The writing of this column took a major detour while I was watching HBO, specifically the new series The Staircase (the last episode of which will land on June 9). I discovered that this fictional account is based on a documentary that aired on Netflix in 2018 (though large parts of it were first broadcast in 2005). Not being an aficionado of true crime, I’d missed it when it first appeared, and missed the Netflix version. It’s a stunner—a wonderfully constructed documentary carefully plotted over 13 episodes. That got me checking what else I’ve been missing, leading me to two other recent Netflix programs: American Murder: The Family Next Door and the three-parter Don’t F**k with Cats: Hunting an Internet Killer.
Meanwhile, I was working on my column for Publishers Weekly. The theme: influencing readers—beyond BookTok. I certainly didn’t expect to find a point of intersection with these two shows. Did I? Bear with me.
BookTok, though just over two years old, is taking the publishing world by storm. Obscure backlist titles are being thrust into the spotlight, generating sales of hundreds of thousands of copies. Every chain bookstore now prominently displays BookTok titles, pushing Oprah’s selections back to the next table. While the vast majority of the top BookTok books are YA, the phenomena is beginning to spread beyond YA’s borders—Alex Michaelides’s The Silent Patient is currently on Barnes & Noble’s BookTok bestseller list, as is Donna Tartt’s The Secret History. Kristen McLean at NPD Group is quoted as saying that Book-
Tok’s influence is spreading both to adult fiction and nonfiction. All the large publishers now recruit and cultivate book influencers—not just those using BookTok. A Google search of “book publisher influencer programs” provides links to Hachette, HarperCollins, Macmillan, Penguin Random House, and Simon & Schuster, as well as to several smaller houses.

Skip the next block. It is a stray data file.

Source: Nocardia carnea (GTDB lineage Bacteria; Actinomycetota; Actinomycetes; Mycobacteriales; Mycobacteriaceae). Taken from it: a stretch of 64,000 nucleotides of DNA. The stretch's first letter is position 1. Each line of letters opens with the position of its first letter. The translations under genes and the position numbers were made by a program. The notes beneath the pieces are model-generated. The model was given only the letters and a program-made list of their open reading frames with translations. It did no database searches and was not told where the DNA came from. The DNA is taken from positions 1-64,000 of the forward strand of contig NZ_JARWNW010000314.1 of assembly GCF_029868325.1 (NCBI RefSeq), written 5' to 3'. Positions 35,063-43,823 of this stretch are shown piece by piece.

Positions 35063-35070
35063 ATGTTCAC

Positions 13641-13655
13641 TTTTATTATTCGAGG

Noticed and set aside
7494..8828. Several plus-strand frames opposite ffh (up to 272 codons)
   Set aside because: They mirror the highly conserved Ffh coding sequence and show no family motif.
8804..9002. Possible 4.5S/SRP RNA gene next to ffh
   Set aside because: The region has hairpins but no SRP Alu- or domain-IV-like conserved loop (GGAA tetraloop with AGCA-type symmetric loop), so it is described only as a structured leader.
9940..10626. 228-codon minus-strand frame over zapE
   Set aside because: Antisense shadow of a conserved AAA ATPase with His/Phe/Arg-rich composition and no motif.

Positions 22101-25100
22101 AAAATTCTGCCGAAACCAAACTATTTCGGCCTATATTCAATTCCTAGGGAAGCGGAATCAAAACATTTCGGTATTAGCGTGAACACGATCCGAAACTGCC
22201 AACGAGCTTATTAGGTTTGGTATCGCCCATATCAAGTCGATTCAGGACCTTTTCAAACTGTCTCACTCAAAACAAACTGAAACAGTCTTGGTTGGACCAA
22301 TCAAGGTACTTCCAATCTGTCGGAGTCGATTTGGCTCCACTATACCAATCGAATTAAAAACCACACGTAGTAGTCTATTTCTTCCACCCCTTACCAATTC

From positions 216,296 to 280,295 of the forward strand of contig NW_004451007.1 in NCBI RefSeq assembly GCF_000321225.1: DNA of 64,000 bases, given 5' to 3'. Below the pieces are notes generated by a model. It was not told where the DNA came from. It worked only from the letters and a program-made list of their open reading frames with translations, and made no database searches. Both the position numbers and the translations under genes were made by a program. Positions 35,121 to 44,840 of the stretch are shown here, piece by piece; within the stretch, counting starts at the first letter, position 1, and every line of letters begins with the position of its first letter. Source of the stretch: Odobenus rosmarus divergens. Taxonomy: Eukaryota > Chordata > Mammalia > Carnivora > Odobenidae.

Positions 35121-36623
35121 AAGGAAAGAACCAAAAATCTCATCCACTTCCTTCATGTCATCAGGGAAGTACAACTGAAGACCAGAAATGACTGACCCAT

From here I want to segue to Netflix and to American Murder and Don’t F**k with Cats. They’re very different programs about very different stories, but they share deep roots in current internet culture. Let’s be clear: I’m not comparing the BookTok community to criminals. This is about the online experience. Examining the appeal of these documentaries illuminates the appeal of BookTok.
Don’t F**k with Cats falls into a category labeled internet vigilantism—per Wikipedia, “the act of carrying out vigilante activities through the internet.” Instead of trying to use online media to share a (usually positive) message, vigilantism seeks in part to shut down the messenger and their messages. Don’t F**k with Cats is intriguing in that it shows, in detail, how to use the internet to catch a killer (initially of animals, later a human). The tools used include Facebook, Google Maps, YouTube, email, and texting. The initial crime is broadcast as a YouTube video in 2010—it might well have appeared on TikTok today. The vigilante group is eventually successful in physically locating their suspect and notifies the Toronto police (who, unfortunately, take insufficient action and fail to prevent a murder).
American Murder: The Family Next Door is extraordinary in its use of social media to tell its story. The documentary unfolds without a narrator, and without the usual talking heads to tell viewers what they should be thinking and feeling. Instead, there’s lots of footage from Facebook, numerous text messages, and videos from smartphones. This is supplemented by police body-cam footage and video of the suspect in the interrogation room and the courtroom, much of it made available via Freedom of Information Act requests and posted online.
I was startled as I watched it. Of course, choices are made in the editing, but I was left largely on my own to assess the characters and to draw conclusions. (It helped that I had somehow missed the original media circus, and—spoiler alert—actually wasn’t sure who the killer was until the interrogation room reveal.)
With its heavy reliance on internet-enabled media, American Murder, as a documentary, is very much a product of the same internet culture that delivers TikTok and YouTube influencers. I’d argue that we’re not yet fully appreciative of the extent to which our lives are mediated by an image-saturated ecosystem of online media, most of it social media. BookTok is powerful. It’s visual. It’s immediate. It’s emotional. The content is delivered in short snippets on personal devices held inches from our eyes.
Harnessing the power of BookTok and its siblings demands a deep understanding of the media in which they thrive. Surely this is the future of book marketing. Books are full of text and static images, but marketing books increasingly involves eschewing text and embracing emotions expressed through motion and sound, delivered on social media. It’s no crime.
Thad McIlroy is an electronic publishing analyst and author, based on the West Coast and at his website, The Future of Publishing. He is a founding partner of Publishing Technology Partners.